When a contact request is accepted, a user’s information remains hidden, meaning the only details two users can see about each other are their usernames and 'Bitmojis' (a personalised cartoon avatar). With such little information to go on, it suggests these men were simply trying their luck.
Snapchat encourage users to report any content that breaches their guidelines and say they will either remove it or terminate the account behind the offence. However, they do not have any measures in place to stop this from happening in the first place, arguing that they have a duty to respect the privacy of users’ communications.
While this is true, Snapchat is so much more than a messaging app, it’s a social media platform that is being misused by predatory men.
That first man to send sexual images, continued to bombard me with photos and videos despite my lack of response. He also sent me a selfie of his face - allowing me to determine that he was probably in his late twenties, or early thirties - just like all the men who messaged me. He also sent a message which included his location, showing me that he lives in Los Angeles.
This is another concerning element about the app’s privacy settings. One of Snapchat’s features is the ‘Snap Map’, where all of a user’s friend’s locations are displayed on a world map. I kept mine on ‘ghost mode’, so that no one could see where I was, however, many teens have theirs open, meaning these online creeps could work out exactly where they live (the Snapchat default is to have it off). This included some of the people who added me, meaning that I was able to see, to the exact road, where they were in the world.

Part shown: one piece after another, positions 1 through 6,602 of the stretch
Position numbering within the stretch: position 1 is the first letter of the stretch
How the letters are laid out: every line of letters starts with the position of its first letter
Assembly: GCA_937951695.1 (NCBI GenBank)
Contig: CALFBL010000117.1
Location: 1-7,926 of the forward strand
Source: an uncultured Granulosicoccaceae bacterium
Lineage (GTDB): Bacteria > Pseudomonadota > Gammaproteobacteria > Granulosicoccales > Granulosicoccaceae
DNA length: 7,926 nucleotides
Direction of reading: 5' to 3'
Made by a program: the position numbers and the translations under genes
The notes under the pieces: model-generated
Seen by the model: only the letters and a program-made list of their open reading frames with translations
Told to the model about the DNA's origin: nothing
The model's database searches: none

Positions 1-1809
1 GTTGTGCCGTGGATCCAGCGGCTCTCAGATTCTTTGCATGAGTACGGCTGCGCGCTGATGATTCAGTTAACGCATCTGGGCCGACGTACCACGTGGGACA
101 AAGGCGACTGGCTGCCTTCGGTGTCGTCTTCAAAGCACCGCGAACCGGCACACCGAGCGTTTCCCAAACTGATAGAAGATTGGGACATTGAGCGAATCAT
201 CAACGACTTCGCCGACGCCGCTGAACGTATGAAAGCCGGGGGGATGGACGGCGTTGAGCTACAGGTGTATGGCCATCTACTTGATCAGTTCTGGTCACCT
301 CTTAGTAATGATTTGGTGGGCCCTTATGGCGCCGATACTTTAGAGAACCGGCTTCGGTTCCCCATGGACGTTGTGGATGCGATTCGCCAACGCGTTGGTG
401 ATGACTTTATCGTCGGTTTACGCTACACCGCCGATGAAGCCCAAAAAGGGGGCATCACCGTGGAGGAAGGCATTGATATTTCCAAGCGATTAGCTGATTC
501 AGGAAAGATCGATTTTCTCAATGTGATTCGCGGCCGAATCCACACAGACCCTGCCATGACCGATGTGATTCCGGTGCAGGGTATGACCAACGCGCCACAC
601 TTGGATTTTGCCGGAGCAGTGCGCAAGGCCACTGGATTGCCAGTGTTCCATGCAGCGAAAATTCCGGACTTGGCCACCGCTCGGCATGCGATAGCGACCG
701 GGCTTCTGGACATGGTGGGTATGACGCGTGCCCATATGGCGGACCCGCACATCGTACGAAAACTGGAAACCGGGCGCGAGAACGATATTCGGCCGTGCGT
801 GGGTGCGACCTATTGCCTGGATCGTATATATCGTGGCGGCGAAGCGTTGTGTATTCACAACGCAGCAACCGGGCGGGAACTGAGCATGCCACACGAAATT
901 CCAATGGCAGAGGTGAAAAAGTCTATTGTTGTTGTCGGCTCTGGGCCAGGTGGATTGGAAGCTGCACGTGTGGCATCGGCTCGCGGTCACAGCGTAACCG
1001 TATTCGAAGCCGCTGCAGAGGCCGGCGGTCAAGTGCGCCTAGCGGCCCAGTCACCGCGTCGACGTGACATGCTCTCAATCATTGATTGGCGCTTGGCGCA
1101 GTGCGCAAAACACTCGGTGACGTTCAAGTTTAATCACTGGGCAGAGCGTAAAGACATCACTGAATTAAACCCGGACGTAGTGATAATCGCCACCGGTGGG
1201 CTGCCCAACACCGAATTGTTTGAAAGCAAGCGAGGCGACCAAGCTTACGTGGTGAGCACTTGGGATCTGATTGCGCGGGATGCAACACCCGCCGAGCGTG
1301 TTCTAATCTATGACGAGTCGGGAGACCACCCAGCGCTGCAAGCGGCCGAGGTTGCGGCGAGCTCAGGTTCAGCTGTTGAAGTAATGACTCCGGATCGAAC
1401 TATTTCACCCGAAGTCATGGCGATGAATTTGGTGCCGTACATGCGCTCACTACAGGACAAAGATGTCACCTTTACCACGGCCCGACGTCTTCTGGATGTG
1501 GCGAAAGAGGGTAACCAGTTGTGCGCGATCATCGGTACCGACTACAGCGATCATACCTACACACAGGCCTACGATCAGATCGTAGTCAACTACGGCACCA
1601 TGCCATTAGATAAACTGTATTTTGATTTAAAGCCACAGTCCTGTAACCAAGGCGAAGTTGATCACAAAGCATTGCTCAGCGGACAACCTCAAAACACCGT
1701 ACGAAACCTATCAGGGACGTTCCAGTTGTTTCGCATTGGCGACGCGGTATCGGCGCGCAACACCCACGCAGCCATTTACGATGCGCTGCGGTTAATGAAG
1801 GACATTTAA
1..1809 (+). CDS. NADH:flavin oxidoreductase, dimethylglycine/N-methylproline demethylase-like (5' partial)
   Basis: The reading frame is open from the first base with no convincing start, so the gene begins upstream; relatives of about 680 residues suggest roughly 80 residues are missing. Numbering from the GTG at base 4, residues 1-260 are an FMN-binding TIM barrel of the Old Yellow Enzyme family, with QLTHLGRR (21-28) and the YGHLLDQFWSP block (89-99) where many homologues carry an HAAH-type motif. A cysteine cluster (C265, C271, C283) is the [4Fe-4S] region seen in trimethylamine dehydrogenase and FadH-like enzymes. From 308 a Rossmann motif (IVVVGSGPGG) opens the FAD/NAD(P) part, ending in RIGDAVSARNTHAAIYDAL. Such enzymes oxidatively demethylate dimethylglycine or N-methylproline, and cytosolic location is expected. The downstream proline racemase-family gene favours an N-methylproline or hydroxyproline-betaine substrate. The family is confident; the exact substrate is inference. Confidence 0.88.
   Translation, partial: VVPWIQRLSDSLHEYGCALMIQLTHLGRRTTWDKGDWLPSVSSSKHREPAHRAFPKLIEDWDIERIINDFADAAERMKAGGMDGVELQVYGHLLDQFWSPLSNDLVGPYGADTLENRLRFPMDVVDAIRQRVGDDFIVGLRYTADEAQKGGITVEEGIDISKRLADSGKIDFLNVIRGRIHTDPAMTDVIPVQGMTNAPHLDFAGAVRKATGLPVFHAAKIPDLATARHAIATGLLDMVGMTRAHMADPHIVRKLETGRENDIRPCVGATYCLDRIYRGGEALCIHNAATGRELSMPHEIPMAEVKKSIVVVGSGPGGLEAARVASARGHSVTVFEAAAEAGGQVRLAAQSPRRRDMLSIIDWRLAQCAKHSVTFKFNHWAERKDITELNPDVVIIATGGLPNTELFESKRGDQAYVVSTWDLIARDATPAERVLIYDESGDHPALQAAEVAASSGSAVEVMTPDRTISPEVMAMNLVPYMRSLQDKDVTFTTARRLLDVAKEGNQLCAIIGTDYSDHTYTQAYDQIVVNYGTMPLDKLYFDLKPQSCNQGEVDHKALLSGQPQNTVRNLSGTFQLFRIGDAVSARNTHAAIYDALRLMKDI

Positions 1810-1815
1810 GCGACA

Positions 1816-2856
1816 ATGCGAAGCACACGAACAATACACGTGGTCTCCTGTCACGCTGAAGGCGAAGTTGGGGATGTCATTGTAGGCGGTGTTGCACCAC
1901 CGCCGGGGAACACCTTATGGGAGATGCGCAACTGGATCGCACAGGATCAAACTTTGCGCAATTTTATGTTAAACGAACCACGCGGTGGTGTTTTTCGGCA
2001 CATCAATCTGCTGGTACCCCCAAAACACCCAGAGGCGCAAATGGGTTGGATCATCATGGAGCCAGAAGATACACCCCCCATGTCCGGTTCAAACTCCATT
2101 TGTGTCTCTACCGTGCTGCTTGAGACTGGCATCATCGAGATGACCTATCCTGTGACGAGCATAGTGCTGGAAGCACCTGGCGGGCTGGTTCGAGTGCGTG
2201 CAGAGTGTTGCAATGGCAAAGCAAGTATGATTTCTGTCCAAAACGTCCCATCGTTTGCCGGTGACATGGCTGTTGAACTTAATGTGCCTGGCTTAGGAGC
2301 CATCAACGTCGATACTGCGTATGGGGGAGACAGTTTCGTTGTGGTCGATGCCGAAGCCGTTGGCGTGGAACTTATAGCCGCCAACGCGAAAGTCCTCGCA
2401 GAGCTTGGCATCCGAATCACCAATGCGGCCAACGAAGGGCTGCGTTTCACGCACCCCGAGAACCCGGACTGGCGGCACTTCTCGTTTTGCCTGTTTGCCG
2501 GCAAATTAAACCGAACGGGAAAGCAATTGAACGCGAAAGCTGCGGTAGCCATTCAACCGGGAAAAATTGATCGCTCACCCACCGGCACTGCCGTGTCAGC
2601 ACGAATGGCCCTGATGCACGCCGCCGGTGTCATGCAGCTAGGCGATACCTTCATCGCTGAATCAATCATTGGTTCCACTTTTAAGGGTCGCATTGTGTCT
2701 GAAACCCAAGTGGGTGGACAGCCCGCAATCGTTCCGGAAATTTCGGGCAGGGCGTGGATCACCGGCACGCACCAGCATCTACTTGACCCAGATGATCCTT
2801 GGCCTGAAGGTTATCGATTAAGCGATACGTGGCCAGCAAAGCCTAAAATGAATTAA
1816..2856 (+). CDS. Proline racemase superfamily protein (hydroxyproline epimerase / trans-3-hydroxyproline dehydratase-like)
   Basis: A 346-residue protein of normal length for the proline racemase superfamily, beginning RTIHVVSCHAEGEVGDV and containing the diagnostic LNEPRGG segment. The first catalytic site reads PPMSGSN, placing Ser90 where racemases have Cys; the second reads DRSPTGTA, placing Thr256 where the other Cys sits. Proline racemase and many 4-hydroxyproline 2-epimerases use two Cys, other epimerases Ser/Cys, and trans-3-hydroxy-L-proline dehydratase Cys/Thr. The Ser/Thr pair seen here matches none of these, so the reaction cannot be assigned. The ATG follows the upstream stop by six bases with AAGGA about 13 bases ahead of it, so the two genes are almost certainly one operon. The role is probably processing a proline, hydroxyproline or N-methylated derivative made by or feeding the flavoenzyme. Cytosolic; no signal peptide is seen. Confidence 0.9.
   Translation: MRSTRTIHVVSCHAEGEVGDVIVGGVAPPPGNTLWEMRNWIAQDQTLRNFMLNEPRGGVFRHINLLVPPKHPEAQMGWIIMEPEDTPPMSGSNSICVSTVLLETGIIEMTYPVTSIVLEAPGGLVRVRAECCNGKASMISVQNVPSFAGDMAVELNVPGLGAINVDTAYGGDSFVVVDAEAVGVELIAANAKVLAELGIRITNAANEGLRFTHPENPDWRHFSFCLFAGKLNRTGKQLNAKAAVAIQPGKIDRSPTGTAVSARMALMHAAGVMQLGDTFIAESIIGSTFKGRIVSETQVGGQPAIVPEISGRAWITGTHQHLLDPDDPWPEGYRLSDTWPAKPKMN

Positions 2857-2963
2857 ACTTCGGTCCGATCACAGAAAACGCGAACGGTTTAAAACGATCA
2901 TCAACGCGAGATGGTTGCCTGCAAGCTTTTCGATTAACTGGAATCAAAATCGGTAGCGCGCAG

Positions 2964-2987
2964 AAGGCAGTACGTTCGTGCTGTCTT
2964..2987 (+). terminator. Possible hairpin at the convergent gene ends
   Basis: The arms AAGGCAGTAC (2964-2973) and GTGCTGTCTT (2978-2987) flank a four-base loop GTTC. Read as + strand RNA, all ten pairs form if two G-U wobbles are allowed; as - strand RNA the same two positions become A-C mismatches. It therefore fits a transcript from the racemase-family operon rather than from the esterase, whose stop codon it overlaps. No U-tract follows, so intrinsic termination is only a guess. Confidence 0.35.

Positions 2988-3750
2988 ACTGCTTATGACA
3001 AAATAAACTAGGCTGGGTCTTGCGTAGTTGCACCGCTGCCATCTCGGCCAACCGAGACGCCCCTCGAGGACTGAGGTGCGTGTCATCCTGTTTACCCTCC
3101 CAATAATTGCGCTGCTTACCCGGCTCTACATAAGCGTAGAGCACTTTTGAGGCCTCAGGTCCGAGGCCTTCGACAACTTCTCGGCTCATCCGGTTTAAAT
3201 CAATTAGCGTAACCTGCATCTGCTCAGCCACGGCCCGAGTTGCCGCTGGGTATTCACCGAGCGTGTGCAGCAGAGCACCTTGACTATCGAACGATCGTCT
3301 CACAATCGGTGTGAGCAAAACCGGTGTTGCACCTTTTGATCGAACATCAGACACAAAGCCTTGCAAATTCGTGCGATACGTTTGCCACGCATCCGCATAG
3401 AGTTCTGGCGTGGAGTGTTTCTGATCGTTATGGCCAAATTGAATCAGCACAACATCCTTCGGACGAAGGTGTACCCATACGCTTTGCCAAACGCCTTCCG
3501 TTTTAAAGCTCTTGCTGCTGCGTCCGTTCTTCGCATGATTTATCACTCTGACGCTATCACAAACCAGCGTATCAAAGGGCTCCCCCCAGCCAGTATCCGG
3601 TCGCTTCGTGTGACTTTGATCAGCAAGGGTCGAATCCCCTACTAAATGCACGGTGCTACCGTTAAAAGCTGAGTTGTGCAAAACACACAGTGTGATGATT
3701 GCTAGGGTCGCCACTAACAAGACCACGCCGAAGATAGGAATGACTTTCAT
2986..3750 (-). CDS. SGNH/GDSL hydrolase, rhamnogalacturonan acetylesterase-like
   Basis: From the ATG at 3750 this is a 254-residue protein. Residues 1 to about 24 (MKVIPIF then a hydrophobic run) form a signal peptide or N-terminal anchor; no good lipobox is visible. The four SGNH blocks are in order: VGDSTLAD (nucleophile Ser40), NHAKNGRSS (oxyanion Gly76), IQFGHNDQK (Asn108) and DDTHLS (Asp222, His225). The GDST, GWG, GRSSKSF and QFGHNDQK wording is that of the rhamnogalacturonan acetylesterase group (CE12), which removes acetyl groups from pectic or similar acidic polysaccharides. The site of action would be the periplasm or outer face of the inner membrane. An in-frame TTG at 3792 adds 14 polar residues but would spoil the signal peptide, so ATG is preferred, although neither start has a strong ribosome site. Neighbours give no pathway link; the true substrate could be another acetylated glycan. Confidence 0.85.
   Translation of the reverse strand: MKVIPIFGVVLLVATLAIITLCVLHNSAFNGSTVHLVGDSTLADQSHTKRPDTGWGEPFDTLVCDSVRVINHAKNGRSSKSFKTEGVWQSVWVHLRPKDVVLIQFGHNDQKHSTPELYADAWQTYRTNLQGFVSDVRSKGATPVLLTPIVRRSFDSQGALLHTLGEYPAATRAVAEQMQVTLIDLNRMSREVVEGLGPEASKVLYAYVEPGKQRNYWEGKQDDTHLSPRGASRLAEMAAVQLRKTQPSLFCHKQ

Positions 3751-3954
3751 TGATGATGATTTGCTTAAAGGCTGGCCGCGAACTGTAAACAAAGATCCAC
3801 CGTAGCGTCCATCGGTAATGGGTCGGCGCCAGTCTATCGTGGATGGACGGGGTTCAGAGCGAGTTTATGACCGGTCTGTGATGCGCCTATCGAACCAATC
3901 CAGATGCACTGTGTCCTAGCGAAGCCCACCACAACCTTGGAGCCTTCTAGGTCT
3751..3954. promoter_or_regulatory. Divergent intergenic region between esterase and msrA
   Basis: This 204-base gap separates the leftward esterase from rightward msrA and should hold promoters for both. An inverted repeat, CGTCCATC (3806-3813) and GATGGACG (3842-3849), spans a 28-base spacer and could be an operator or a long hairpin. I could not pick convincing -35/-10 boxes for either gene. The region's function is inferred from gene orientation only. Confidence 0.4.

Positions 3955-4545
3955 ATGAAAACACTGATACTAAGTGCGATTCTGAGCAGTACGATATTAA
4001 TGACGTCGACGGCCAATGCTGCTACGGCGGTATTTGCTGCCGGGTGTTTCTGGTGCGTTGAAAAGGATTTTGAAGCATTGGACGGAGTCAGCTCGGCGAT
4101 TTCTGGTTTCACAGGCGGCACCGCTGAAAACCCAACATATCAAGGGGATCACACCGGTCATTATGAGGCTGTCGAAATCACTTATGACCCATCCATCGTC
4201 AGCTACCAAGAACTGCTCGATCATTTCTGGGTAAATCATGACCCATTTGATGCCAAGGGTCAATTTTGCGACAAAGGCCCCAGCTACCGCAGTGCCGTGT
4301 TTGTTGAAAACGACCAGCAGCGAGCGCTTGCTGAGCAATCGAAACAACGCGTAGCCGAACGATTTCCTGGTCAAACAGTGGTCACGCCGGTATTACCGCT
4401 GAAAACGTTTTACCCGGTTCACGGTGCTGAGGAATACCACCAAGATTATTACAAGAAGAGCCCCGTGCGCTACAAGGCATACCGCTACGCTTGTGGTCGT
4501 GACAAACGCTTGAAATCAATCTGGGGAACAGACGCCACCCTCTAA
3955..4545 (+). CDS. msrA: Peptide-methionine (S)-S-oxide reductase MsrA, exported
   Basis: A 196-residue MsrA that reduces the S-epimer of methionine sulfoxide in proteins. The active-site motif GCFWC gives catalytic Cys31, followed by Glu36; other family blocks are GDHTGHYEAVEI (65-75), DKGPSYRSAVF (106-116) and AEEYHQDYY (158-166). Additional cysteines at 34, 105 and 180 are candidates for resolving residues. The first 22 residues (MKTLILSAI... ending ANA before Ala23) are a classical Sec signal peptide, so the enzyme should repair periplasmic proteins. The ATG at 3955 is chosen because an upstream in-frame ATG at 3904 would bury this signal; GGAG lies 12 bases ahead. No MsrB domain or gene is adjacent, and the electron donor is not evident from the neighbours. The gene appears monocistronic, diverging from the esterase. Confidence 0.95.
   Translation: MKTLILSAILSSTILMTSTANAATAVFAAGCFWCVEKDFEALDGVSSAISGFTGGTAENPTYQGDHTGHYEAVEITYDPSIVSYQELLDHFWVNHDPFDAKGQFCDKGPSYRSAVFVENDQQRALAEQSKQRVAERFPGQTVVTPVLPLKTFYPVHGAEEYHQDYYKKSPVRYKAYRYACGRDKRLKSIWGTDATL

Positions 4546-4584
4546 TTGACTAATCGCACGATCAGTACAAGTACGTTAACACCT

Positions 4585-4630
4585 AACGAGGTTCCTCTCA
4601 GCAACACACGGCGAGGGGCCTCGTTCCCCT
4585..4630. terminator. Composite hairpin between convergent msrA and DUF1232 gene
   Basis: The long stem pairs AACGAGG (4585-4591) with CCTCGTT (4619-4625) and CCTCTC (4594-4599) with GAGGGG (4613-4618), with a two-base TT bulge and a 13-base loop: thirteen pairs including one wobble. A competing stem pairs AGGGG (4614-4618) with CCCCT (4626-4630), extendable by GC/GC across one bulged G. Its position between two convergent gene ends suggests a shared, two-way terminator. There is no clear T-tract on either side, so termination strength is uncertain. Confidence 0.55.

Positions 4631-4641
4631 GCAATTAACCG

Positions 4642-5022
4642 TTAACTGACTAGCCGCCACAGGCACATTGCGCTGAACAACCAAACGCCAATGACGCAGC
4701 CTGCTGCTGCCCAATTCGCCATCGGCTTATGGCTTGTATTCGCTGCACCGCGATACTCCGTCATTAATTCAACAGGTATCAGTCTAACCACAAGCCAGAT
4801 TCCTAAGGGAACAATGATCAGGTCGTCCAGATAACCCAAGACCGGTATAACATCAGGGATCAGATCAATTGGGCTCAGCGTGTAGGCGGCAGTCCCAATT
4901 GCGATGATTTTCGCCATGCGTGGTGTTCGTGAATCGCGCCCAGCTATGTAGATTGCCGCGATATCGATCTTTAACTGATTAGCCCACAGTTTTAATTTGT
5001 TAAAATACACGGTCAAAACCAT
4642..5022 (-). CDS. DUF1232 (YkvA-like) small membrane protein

Another man began explicitly messaging this week. Having tried ‘Hey xxx’ on multiple occasions, he decided to take it further by sending me a selfie in his underwear, which then progressed to nude images and videos, repeatedly over an entire afternoon and evening. He asked me to respond saying things like ‘Talk to me’ and ‘I’m bored’.
He then went on to video call me. As soon as my phone lit up with the incoming call I felt sick. I didn’t want to think about his intentions had I picked up.
The increasing speed in notifications and the bombardment of images left me feeling incredibly uncomfortable and anxious. I was constantly on edge, expecting him to turn aggressive as he wasn’t getting anything in response for his continued pursuit. This feeling, I can only imagine, would be considerably worse for teenagers who may not know where to turn or what to do.
A 2017 study by Childnet showed that 31 per cent of 13-17 year-old girls and 11 per cent of 13-17 year-old boys received unwanted sexual messages online that year, and 40 per cent wouldn’t report it as, they think social media companies won't do anything. This proves just how much more needs to be done to make sure children are safe online and do not have to be subject to receiving this content.
This week’s new proposals seem like a great step towards this, as the Government have brought in new legislation to protect children online, in the wake of the Telegraph's campaign for a statutory duty of care. It can't come a moment too soon.